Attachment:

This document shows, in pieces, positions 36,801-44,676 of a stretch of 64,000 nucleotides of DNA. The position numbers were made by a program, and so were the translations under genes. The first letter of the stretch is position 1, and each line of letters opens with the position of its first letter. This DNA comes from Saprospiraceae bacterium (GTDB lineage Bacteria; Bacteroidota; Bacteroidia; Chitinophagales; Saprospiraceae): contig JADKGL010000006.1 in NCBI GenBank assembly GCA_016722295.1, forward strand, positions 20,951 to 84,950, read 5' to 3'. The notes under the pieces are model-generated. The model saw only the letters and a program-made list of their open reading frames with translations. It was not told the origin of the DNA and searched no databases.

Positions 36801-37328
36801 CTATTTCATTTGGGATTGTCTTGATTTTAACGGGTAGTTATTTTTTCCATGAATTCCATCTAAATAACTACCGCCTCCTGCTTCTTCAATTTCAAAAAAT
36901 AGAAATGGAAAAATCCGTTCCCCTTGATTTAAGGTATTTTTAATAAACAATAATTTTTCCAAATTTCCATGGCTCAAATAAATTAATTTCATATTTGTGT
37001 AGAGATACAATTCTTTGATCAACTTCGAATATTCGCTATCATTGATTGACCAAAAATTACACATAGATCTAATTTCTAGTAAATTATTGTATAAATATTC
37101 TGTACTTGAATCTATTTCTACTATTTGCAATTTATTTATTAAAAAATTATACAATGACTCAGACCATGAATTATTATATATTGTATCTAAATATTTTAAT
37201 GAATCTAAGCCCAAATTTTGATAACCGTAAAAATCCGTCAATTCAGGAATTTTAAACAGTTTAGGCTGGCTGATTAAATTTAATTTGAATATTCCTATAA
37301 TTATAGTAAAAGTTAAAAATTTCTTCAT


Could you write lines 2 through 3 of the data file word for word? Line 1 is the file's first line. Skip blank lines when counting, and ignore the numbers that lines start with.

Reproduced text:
Positions 36801-37328
36801 CTATTTCATTTGGGATTGTCTTGATTTTAACGGGTAGTTATTTTTTCCATGAATTCCATCTAAATAACTACCGCCTCCTGCTTCTTCAATTTCAAAAAAT